We live in an extraordinary time in the history of human civilization – never before has the globe been “flatter” and have people been more interdependent. In every context imaginable – business, personal, and political – one cannot ignore the power of these new connections.

Businesses and individuals have embraced these trends and their power (e.g. many can’t remember the last time they spoke to a bank teller or called a restaurant or hotel for reservations), yet government is generally a laggard, much to the chagrin of many residents. Although many government agencies have social media presences and communicate with constituents electronically, so much of our work is still done in the “20th century” way. There is still a lot of paper, and residents often have to physically show up at government offices to receive services. There is actually a good reason for much of this, as government, by design, is meant to be more deliberate and risk-averse. Governments use taxpayer dollars; government business is open – salaries, contracts, and board meetings are all open to the public, and the public is invited and expected to participate in decision-making processes; government must serve all residents, and often we as citizens don’t agree on which services have the highest value or should be the highest priority.

So, what’s a government to do in an era where technology is changing so rapidly? It needs to recognize and embrace the big trends while implementing new solutions in the context of its larger mission and constraints. That’s why the Information Services Department (ISD) of the County of San Mateo has clarified its mission around the notion of “connections” – connecting employees within the County government as well as and connecting residents to their government – through infrastructure, data, and services.

For building solutions within the County, ISD must act more as a “connection broker” rather than try to manage the ever-shortening cycles of technology changes. The era of taking years to come up with product requirements and another few years to develop software is long over – such a project could be obsolete before being implemented. Software solutions must be more adaptive than predictive. This is why government needs to – and inevitable will – embrace “cloud-based” solutions where an outside, commercial entity expert on managing these changes takes responsibility for it. And despite many fears to the contrary, hosted solutions will undoubtedly be more secure than those built in-house by governments. This approach also gives us more flexibility to meet the needs of ever-proliferating devices as well as managing data that is growing exponentially.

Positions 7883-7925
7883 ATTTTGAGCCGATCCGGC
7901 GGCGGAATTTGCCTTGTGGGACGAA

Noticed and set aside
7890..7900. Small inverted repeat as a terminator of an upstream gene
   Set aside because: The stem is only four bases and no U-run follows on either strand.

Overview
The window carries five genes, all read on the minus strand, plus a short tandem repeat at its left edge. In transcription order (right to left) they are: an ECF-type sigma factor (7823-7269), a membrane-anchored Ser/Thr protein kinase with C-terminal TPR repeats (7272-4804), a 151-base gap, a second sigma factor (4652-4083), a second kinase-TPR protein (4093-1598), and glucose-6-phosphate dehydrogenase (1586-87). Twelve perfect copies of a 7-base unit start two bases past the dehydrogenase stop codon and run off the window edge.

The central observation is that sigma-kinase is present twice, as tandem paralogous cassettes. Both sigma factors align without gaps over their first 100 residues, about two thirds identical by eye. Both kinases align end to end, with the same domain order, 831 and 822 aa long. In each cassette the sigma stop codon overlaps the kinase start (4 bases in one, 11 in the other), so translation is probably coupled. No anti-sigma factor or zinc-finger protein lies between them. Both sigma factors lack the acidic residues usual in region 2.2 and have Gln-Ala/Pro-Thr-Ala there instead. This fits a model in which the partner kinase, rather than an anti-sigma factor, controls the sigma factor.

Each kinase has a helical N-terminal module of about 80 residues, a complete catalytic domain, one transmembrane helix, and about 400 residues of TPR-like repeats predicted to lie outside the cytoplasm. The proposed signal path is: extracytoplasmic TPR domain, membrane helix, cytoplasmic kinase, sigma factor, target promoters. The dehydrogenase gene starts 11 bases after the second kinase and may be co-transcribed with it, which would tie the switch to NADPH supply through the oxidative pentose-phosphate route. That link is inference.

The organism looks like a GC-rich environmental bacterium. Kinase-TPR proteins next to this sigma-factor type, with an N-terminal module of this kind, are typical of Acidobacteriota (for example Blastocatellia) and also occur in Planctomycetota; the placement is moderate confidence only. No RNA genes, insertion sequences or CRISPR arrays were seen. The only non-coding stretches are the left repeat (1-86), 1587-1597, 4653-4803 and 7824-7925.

To facilitate the connections between government and its residents, our government must both ensure that its residents have connections in the first place, and then provide services where they are. Although we live in the heart of Silicon Valley, we still have a significant digital divide as measured by those with high-speed access to the Internet and those without. Undertaking projects such as SMC Public WiFi supports our diverse communities and embraces newer communication channels such as social media sites and applications to facilitate a richer interactive dialog between government and those that it serves.

Although government will almost always be a laggard in the adoption of new technologies and the embrace of new trends, we know we have great potential to both serve the public much better and be more efficient with tax payer dollars in the process. All of this will come from the relentless focus on the notion of “connections” – on a technical level, a physical level, and even an interpersonal level. Fundamentally, that’s what technology is good at – it creates connections among people and between people and information and how we can continue to build and improve them.